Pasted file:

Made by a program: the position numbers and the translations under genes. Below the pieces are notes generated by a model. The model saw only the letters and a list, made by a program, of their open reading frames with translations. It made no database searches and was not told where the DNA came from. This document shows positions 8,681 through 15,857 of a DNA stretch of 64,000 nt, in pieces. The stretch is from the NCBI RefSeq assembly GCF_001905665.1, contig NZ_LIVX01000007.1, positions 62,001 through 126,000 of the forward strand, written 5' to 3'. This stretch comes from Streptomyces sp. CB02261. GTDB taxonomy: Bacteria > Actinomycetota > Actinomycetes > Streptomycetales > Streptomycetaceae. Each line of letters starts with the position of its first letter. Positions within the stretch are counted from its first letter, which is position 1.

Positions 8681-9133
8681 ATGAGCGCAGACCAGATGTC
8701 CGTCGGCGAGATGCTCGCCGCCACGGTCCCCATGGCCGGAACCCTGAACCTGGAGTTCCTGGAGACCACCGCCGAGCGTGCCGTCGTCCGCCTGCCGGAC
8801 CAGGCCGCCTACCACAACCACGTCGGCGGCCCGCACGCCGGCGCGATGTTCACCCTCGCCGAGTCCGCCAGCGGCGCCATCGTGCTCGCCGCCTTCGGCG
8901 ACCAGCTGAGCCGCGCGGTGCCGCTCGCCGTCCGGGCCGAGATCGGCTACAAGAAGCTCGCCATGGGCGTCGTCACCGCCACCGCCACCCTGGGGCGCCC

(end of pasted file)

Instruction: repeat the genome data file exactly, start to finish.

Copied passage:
Made by a program: the position numbers and the translations under genes. Below the pieces are notes generated by a model. The model saw only the letters and a list, made by a program, of their open reading frames with translations. It made no database searches and was not told where the DNA came from. This document shows positions 8,681 through 15,857 of a DNA stretch of 64,000 nt, in pieces. The stretch is from the NCBI RefSeq assembly GCF_001905665.1, contig NZ_LIVX01000007.1, positions 62,001 through 126,000 of the forward strand, written 5' to 3'. This stretch comes from Streptomyces sp. CB02261. GTDB taxonomy: Bacteria > Actinomycetota > Actinomycetes > Streptomycetales > Streptomycetaceae. Each line of letters starts with the position of its first letter. Positions within the stretch are counted from its first letter, which is position 1.

Positions 8681-9133
8681 ATGAGCGCAGACCAGATGTC
8701 CGTCGGCGAGATGCTCGCCGCCACGGTCCCCATGGCCGGAACCCTGAACCTGGAGTTCCTGGAGACCACCGCCGAGCGTGCCGTCGTCCGCCTGCCGGAC
8801 CAGGCCGCCTACCACAACCACGTCGGCGGCCCGCACGCCGGCGCGATGTTCACCCTCGCCGAGTCCGCCAGCGGCGCCATCGTGCTCGCCGCCTTCGGCG
8901 ACCAGCTGAGCCGCGCGGTGCCGCTCGCCGTCCGGGCCGAGATCGGCTACAAGAAGCTCGCCATGGGCGTCGTCACCGCCACCGCCACCCTGGGGCGCCC